Table of contents

Overview

Physical education and wellness curriculum uses a comprehensive, strengths-based focus that develops the whole individual and nurtures students in pursuing a healthy and active life.

In physical education and wellness, students are supported on their journey to achieve well-being as they learn about active living, movement skill development, growth and development, safety, nutrition, personal development, mental health, human reproduction, puberty, healthy relationships, and financial literacy.

Physical education supports well-being by developing movement skills and concepts, and an appreciation for active living that is valued and integrated into daily life. As students become physically literate, they develop the motivation, confidence, competence, and knowledge to value and take responsibility for participating in a wide range of physical activities throughout life.

Wellness education promotes the health of individuals and communities and provides students with opportunities to learn about various aspects of well-being. This enables students to make informed decisions that support personal and community well-being. As students mature, they acquire, understand, and apply health and wellness information that supports well-being in a variety of contexts.

What is new: April 13, 2022

The new K to 6 physical education and wellness curriculum is ready to move into classrooms in September 2022. Review the information below to see:

  • how draft content becomes new curriculum
  • a comparison between current and new curriculum
  • a snapshot by grade of what students will learn in the new curriculum

Find out what is next for K to 6 curriculum renewal.

Engagement timeline

  • Open

    Accepting feedback on updated draft subjects until Feb. 2023

  • Results under review

    Survey and virtual engagements complete

  • Completed

Resources (updated April 2022)

From draft to new curriculum: Content update summary

  • What we heard about the draft K to 6 curriculum

    We listened to all feedback from classroom piloting and engagement activities and heard these common concerns across all draft K to 6 subjects:

    • Load
      • some content is too heavy within a subject, grade or learning outcome
    • Age-inappropriateness
      • some knowledge, understandings, and skills/procedures need to be better aligned with students’ developmental level in a specific grade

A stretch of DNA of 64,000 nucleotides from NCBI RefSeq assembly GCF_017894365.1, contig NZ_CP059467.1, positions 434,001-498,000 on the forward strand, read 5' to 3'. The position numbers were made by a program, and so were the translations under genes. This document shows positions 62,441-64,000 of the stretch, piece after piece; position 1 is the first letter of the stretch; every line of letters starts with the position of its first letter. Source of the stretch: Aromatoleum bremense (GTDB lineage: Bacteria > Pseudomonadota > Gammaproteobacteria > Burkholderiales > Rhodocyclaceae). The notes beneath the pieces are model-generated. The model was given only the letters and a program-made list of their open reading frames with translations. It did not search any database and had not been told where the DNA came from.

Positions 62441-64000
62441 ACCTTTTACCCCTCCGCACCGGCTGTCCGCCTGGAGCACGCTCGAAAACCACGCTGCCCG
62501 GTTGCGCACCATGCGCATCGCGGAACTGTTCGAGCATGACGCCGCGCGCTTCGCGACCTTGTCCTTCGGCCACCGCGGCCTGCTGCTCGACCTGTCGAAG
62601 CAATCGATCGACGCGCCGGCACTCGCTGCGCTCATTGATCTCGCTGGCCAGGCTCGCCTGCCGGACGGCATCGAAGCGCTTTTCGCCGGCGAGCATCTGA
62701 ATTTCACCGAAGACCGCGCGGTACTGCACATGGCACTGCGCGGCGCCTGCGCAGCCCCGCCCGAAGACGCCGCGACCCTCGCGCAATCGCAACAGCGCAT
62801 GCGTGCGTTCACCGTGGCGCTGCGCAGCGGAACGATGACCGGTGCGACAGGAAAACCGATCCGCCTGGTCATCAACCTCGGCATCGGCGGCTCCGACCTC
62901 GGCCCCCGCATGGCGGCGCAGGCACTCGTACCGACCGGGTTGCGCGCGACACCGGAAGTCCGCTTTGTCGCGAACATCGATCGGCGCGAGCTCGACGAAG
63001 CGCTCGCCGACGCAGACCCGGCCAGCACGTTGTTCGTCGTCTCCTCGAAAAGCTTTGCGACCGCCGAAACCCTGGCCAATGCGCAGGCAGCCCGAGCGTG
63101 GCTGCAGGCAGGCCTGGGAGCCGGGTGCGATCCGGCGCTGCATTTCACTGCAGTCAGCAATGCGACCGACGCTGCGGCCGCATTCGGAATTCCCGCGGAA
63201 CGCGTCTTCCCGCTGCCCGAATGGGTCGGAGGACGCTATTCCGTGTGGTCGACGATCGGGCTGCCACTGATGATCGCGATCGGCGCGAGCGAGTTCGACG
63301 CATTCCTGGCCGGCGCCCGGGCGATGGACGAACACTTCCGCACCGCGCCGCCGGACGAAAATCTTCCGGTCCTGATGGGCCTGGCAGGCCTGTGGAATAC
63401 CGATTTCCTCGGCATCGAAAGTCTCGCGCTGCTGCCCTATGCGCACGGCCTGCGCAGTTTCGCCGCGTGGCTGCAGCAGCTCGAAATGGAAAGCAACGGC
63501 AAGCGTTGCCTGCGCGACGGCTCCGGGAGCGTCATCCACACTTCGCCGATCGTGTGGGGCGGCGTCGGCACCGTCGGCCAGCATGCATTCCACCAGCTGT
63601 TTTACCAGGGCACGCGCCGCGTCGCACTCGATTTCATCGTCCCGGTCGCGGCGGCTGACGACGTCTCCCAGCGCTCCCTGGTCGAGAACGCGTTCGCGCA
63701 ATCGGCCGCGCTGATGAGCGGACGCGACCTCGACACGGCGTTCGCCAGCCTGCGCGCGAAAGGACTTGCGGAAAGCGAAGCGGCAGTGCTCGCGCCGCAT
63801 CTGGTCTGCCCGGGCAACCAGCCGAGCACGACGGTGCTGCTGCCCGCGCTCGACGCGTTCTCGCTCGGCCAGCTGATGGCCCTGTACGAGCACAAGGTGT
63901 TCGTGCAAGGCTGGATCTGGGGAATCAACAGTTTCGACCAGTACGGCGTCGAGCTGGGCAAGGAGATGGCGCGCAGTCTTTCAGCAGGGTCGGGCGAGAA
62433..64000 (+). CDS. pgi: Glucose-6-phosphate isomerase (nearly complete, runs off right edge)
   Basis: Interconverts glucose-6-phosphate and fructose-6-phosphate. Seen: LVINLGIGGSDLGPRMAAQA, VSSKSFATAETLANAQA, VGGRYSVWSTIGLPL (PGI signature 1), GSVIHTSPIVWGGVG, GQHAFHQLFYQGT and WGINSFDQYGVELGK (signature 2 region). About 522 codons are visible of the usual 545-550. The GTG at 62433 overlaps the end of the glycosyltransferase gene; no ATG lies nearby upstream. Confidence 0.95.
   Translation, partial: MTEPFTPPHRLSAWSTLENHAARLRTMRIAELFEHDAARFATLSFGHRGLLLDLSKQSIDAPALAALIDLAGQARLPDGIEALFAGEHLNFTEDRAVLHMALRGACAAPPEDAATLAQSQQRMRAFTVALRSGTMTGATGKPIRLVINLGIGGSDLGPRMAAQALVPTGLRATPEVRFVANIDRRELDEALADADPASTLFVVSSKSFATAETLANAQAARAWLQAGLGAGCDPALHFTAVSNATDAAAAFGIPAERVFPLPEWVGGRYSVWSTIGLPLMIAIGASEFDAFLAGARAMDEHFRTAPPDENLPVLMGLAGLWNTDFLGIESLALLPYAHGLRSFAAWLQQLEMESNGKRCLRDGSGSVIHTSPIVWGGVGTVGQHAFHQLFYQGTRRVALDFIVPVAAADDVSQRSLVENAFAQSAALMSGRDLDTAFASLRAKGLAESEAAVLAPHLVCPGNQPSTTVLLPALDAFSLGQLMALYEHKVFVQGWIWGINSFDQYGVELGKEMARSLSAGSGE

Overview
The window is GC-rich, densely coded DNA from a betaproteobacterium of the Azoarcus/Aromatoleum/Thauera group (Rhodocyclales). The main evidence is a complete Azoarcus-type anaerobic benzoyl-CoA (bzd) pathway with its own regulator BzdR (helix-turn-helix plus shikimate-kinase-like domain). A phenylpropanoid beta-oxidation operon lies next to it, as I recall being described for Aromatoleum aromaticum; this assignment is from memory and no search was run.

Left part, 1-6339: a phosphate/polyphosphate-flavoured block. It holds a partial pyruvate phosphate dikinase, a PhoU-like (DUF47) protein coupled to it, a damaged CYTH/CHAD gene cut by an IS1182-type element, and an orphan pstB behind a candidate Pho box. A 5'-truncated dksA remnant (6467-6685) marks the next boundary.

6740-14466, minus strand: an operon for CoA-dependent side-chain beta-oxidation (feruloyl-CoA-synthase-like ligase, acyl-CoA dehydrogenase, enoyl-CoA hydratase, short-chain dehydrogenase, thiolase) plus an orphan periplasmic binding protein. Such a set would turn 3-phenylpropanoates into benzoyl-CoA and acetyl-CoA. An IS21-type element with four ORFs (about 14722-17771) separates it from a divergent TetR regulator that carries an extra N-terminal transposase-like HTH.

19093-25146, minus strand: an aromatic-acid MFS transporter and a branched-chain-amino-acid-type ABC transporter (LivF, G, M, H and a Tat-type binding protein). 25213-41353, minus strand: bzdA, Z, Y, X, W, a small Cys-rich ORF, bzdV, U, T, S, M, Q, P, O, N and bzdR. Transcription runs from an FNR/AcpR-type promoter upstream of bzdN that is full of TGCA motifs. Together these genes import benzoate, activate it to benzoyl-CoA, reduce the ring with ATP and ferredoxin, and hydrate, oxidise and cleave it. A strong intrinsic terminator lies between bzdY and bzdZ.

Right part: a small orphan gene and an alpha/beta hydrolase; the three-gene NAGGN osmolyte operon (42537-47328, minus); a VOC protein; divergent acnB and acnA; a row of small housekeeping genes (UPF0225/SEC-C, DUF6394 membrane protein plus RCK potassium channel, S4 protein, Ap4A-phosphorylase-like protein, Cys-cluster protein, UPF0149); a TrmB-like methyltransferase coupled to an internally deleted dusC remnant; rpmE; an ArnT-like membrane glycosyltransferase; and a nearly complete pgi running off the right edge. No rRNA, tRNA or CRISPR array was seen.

• more pre-requisite learning is needed to support the knowledge, understandings and skills/procedures
    • Wording clarity
      • clearer expectations and verb choice are needed in some content for students to achieve learning outcomes
      • clearer descriptions are needed for some knowledge, understandings or skills/procedures
    • First Nations, Métis and Inuit content
      • additional content is needed to support First Nations, Métis and Inuit perspectives
      • some content needs to represent First Nations, Métis and Inuit perspectives and contributions more authentically
  • Feedback on physical education and wellness

    The feedback on draft K to 6 physical education and wellness curriculum offered suggestions related to physical literacy, physical fitness, mental health, human reproduction, puberty, safety, consent and nutrition.

    We heard the content needed updates to:

    • emphasize physical literacy and opportunities for students to engage in a broad range of movement experiences
    • eliminate physical fitness goal setting and focus on the joy of movement and developing various components of physical fitness across all grade levels
    • strengthen the connection between physical activity and mental health, and address mental health across grade levels
    • clarify language to support knowledge an understanding of human reproduction and puberty
    • include more knowledge and understanding about substance safety across grade levels
    • reflect an individual’s obligation and legal responsibility to ask for and obtain consent, and respect when consent is not given
    • emphasize positive experiences with food and support foundational understanding of food and nutrition